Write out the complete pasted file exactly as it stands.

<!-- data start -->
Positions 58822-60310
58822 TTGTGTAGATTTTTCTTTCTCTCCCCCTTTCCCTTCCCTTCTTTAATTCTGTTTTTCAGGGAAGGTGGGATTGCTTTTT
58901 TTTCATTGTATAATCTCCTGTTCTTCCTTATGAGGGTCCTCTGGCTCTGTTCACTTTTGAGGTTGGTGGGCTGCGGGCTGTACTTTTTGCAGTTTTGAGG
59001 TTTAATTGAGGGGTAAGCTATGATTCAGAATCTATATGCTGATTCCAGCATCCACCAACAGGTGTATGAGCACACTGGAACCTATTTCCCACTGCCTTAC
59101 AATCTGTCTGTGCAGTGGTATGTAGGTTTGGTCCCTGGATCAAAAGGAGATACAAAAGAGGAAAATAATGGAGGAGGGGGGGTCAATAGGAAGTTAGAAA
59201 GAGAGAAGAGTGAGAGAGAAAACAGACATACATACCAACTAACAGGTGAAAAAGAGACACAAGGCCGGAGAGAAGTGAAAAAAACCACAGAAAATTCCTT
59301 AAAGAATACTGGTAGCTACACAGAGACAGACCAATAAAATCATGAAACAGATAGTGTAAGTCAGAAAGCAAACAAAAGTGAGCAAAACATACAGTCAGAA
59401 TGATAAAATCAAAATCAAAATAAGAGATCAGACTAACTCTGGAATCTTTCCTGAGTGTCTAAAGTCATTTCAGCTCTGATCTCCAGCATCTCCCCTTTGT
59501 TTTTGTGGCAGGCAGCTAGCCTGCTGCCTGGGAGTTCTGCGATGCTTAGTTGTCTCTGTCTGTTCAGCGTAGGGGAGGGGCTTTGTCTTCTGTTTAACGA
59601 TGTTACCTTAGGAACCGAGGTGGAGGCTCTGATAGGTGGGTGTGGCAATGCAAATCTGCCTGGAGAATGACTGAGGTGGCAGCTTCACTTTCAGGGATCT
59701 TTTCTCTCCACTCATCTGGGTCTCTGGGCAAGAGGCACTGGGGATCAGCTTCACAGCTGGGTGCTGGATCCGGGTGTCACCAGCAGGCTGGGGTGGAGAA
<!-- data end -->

Positions 58822-60310
58822 TTGTGTAGATTTTTCTTTCTCTCCCCCTTTCCCTTCCCTTCTTTAATTCTGTTTTTCAGGGAAGGTGGGATTGCTTTTT
58901 TTTCATTGTATAATCTCCTGTTCTTCCTTATGAGGGTCCTCTGGCTCTGTTCACTTTTGAGGTTGGTGGGCTGCGGGCTGTACTTTTTGCAGTTTTGAGG
59001 TTTAATTGAGGGGTAAGCTATGATTCAGAATCTATATGCTGATTCCAGCATCCACCAACAGGTGTATGAGCACACTGGAACCTATTTCCCACTGCCTTAC
59101 AATCTGTCTGTGCAGTGGTATGTAGGTTTGGTCCCTGGATCAAAAGGAGATACAAAAGAGGAAAATAATGGAGGAGGGGGGGTCAATAGGAAGTTAGAAA
59201 GAGAGAAGAGTGAGAGAGAAAACAGACATACATACCAACTAACAGGTGAAAAAGAGACACAAGGCCGGAGAGAAGTGAAAAAAACCACAGAAAATTCCTT
59301 AAAGAATACTGGTAGCTACACAGAGACAGACCAATAAAATCATGAAACAGATAGTGTAAGTCAGAAAGCAAACAAAAGTGAGCAAAACATACAGTCAGAA
59401 TGATAAAATCAAAATCAAAATAAGAGATCAGACTAACTCTGGAATCTTTCCTGAGTGTCTAAAGTCATTTCAGCTCTGATCTCCAGCATCTCCCCTTTGT
59501 TTTTGTGGCAGGCAGCTAGCCTGCTGCCTGGGAGTTCTGCGATGCTTAGTTGTCTCTGTCTGTTCAGCGTAGGGGAGGGGCTTTGTCTTCTGTTTAACGA
59601 TGTTACCTTAGGAACCGAGGTGGAGGCTCTGATAGGTGGGTGTGGCAATGCAAATCTGCCTGGAGAATGACTGAGGTGGCAGCTTCACTTTCAGGGATCT
59701 TTTCTCTCCACTCATCTGGGTCTCTGGGCAAGAGGCACTGGGGATCAGCTTCACAGCTGGGTGCTGGATCCGGGTGTCACCAGCAGGCTGGGGTGGAGAA